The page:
My first novel was The Rock Hole, which released in 2011. It was listed as a Starred Review and one of the Top Twelve Mystery Novels of that year by Kirkus Reviews.

Like most authors, I’ve always wanted to write, and while talking with my wife, Shana, I mentioned that a lot of history was fading away as the old folks passed on. I wanted to preserve and record a way of life that was fast disappearing in the early 1960s, and the changing world that came at the end of the decade.

The Rock Hole is based on my grandfather who was both a farmer and constable in a tiny rural community located up on the Red River in Northeast Texas. I grew up hearing stories of his work in law enforcement, and wanted to relate a tale I’d heard.

I had no idea my publisher, Poisoned Pen Press (now Sourcebooks), would like that standalone novel so much. They offered me a series, requiring me to rewrite the ending because I’d killed everyone off. That cast of characters has continued through nine books, ending with the most recent that released in January of 2022, The Texas Job, which is a prequel and takes place back in 1932.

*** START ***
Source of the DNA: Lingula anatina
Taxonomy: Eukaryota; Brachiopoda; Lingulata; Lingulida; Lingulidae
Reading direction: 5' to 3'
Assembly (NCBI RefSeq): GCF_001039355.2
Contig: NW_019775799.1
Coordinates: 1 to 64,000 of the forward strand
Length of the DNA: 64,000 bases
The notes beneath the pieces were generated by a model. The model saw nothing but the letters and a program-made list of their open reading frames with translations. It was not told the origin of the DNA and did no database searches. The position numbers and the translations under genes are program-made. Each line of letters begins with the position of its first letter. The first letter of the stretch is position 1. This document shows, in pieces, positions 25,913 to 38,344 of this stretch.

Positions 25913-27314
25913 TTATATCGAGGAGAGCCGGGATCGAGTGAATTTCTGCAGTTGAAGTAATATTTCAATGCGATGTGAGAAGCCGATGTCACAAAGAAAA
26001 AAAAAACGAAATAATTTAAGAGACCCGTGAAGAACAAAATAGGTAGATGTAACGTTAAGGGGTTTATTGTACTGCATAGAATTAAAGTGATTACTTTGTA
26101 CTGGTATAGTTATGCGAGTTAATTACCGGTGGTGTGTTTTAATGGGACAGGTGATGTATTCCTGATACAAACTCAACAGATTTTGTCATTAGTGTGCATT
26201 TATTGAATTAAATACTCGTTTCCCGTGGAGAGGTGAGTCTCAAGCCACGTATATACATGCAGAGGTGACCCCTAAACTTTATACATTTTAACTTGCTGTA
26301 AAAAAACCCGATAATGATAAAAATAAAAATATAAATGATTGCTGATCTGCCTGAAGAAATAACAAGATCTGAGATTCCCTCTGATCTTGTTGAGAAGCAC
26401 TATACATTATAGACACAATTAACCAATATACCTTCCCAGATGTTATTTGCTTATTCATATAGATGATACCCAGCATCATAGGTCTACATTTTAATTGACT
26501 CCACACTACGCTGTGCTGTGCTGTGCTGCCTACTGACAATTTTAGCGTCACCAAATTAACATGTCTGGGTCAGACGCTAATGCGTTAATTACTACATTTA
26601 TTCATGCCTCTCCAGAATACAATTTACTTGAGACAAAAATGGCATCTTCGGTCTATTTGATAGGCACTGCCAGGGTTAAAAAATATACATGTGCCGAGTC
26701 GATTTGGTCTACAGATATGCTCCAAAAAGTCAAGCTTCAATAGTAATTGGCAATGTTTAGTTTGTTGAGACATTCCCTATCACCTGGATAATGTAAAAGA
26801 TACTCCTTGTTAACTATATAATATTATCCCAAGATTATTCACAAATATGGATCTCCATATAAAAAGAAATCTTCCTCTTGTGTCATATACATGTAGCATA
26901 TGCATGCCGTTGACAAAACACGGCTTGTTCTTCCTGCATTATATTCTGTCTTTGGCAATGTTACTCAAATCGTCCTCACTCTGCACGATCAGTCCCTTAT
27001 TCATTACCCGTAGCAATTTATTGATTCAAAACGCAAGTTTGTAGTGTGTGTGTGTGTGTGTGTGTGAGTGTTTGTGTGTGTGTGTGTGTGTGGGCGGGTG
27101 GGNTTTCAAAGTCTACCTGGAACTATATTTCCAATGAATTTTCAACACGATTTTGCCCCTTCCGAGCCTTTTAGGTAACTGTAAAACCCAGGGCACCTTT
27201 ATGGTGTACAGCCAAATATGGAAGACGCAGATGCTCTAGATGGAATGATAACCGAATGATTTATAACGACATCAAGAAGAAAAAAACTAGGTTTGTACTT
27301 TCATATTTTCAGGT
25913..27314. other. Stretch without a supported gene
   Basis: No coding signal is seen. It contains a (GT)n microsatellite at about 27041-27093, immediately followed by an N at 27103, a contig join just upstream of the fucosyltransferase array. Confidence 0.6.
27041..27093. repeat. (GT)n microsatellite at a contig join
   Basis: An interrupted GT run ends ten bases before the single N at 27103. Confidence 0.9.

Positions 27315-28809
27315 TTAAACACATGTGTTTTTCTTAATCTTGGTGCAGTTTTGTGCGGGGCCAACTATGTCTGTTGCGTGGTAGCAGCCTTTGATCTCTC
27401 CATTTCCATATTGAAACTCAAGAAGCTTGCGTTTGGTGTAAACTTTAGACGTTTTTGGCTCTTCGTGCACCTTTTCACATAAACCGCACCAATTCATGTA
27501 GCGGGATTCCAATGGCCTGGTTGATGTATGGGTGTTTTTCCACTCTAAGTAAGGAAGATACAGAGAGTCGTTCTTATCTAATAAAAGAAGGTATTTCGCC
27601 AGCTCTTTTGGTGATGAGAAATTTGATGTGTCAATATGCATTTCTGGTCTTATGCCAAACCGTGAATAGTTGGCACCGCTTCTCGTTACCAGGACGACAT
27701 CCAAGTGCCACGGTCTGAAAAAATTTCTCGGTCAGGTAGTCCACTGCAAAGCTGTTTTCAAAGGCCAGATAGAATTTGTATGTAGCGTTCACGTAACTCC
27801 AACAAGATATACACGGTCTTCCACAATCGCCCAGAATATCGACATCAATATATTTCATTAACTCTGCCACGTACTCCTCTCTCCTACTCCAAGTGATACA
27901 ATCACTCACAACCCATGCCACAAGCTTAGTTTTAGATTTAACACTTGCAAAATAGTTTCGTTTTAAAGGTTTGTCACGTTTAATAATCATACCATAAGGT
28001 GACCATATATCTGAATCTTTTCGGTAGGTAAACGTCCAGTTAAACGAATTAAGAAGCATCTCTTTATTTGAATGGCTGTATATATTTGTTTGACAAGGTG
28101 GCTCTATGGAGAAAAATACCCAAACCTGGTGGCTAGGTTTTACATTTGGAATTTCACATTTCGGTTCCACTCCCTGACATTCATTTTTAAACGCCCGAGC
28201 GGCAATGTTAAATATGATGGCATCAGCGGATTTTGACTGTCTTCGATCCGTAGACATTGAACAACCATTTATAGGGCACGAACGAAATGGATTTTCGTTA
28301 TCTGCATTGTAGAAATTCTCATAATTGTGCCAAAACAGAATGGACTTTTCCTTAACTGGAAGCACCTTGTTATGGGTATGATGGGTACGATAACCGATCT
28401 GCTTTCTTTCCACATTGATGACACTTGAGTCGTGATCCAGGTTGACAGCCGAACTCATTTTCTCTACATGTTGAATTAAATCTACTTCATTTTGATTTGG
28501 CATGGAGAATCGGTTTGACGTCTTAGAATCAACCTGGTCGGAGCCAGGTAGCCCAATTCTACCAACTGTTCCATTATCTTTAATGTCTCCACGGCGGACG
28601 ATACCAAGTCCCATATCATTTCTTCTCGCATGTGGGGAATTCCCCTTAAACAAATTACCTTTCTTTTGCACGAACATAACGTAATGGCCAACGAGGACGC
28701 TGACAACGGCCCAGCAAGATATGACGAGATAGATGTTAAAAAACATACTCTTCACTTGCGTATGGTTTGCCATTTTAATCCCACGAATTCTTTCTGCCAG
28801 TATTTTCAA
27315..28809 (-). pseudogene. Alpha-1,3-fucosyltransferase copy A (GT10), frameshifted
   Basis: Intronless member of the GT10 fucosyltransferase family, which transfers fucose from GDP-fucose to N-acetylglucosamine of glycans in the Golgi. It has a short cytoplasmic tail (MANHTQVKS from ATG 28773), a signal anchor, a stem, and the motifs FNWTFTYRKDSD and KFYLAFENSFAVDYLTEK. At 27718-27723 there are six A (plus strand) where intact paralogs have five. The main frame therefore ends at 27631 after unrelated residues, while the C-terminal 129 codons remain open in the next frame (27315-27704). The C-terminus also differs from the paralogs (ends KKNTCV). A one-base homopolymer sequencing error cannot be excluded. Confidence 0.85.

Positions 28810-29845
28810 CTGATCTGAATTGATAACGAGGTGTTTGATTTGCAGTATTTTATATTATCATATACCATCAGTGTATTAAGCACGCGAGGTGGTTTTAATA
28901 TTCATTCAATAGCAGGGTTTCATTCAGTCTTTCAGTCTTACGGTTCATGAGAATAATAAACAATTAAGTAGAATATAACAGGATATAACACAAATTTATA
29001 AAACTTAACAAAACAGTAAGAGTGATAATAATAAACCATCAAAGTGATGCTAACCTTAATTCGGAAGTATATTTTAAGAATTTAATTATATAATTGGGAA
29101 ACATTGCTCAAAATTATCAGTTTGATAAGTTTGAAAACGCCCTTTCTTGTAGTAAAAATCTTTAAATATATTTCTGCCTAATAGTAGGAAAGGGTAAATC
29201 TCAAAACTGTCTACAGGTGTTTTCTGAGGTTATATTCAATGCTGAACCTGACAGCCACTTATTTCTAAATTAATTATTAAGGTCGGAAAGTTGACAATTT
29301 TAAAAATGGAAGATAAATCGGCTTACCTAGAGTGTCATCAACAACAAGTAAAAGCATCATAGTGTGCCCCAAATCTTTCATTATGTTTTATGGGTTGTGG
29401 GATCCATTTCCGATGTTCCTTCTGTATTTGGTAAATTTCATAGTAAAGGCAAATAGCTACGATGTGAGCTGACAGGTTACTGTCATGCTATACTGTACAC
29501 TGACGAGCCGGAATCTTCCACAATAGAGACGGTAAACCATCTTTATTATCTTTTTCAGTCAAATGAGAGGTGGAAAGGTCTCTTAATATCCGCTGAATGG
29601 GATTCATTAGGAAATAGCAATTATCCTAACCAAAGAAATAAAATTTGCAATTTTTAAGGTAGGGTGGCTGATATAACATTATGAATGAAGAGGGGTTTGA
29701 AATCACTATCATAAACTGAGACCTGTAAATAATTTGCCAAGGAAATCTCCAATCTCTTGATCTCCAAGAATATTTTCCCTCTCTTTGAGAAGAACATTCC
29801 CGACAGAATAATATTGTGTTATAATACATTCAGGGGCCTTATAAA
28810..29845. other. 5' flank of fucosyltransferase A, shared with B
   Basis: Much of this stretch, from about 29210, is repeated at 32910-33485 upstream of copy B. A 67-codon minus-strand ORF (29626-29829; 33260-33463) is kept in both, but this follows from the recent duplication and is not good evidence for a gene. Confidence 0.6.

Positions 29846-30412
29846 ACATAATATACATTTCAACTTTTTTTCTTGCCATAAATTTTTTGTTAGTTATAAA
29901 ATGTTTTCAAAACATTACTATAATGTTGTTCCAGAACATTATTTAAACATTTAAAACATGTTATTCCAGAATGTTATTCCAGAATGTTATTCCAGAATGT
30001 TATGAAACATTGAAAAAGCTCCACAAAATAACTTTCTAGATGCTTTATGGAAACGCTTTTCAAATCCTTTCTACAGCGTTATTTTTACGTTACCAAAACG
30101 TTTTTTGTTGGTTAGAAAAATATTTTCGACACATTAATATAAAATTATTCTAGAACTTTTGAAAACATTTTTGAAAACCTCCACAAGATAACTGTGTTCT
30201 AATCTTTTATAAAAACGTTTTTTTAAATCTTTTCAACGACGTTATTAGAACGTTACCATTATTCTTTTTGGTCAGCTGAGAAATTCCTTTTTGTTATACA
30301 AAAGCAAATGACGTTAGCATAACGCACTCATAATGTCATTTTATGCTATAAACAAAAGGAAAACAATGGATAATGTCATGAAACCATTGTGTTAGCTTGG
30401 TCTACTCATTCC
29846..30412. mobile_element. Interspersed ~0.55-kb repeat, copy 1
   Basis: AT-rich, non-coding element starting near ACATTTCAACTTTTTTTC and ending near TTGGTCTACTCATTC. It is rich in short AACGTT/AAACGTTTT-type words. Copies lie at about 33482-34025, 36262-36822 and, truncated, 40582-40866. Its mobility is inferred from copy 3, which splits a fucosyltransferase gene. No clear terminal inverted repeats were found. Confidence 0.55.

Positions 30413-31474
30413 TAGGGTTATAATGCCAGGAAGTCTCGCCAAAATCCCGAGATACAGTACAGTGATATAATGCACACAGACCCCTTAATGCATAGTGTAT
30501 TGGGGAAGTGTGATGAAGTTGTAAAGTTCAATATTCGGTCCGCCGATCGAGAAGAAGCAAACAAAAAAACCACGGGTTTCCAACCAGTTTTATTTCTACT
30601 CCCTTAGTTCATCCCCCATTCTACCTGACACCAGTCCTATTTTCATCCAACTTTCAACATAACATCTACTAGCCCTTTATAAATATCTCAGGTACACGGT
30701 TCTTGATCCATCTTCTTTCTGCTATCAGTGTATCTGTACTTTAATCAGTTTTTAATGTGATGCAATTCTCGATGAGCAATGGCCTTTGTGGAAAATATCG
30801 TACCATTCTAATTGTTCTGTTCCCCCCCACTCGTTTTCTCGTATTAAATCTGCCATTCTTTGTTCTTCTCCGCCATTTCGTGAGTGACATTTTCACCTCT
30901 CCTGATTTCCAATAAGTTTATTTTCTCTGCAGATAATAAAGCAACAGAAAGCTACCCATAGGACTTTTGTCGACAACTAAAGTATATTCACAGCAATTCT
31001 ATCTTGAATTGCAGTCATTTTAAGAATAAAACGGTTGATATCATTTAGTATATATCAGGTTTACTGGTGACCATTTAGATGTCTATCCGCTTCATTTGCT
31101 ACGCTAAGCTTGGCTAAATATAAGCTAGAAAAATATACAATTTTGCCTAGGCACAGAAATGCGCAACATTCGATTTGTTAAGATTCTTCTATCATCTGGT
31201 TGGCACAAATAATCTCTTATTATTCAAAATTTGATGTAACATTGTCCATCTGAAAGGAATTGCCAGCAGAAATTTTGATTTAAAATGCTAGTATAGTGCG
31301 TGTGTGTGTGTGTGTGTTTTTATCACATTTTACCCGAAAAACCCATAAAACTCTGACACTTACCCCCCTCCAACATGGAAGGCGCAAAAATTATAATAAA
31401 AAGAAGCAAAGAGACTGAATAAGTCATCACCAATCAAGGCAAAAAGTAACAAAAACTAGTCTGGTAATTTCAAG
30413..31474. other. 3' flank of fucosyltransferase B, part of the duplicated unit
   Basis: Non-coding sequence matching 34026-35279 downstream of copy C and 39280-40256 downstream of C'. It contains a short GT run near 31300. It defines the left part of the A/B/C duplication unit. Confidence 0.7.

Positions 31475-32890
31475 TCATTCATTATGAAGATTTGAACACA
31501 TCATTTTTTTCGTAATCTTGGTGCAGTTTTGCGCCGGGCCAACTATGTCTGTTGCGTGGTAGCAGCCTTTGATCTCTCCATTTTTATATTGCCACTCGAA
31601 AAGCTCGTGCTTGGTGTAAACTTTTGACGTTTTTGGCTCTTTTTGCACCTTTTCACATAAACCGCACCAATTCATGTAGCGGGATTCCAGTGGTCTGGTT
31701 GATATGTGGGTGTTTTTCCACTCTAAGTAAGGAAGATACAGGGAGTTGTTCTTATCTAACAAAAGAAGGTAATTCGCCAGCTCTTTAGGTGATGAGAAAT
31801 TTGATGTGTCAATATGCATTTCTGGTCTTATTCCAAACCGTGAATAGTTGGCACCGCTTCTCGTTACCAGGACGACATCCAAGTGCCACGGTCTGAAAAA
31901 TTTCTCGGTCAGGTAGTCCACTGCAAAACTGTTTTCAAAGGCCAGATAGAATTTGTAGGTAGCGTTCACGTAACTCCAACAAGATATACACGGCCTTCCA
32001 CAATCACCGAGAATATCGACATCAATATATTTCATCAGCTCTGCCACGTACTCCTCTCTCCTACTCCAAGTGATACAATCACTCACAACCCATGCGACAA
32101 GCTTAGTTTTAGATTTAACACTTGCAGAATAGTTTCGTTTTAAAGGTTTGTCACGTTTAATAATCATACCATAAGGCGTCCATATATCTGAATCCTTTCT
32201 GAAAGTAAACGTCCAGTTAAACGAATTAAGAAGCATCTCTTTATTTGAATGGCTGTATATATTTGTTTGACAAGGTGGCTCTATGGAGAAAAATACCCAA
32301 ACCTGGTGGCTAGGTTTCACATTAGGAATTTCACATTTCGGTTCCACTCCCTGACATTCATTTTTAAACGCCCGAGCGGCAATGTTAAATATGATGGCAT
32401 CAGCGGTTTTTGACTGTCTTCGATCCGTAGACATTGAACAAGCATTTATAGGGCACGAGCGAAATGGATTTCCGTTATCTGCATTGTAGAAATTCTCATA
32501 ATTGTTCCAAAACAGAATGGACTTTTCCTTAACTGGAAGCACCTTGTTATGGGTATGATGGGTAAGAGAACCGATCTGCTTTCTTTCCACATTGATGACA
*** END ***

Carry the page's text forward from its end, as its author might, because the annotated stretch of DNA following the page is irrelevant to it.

Can you tell us a little about each of the series you’ve written?

As I said, the Red River series is set in the 1960s. These historical mysteries began with 1964, with The Rock Hole, and follows the Parker family. We see life in that decade through the eyes of ten-year-old Top Parker and his near-twin female cousin, Pepper. Cody Parker and his girlfriend (then wife) Norma Fay provide a second view, representing a couple in their twenties and younger residents. Constable Ned Parker and his full-blood Choctaw wife are the elders of the clan who survived the Great Depression and WWII. They see the world from experience. Finally, Deputy John Washington serves the African-American residents of Chisum, Texas, and brings in a different viewpoint of life in that time period.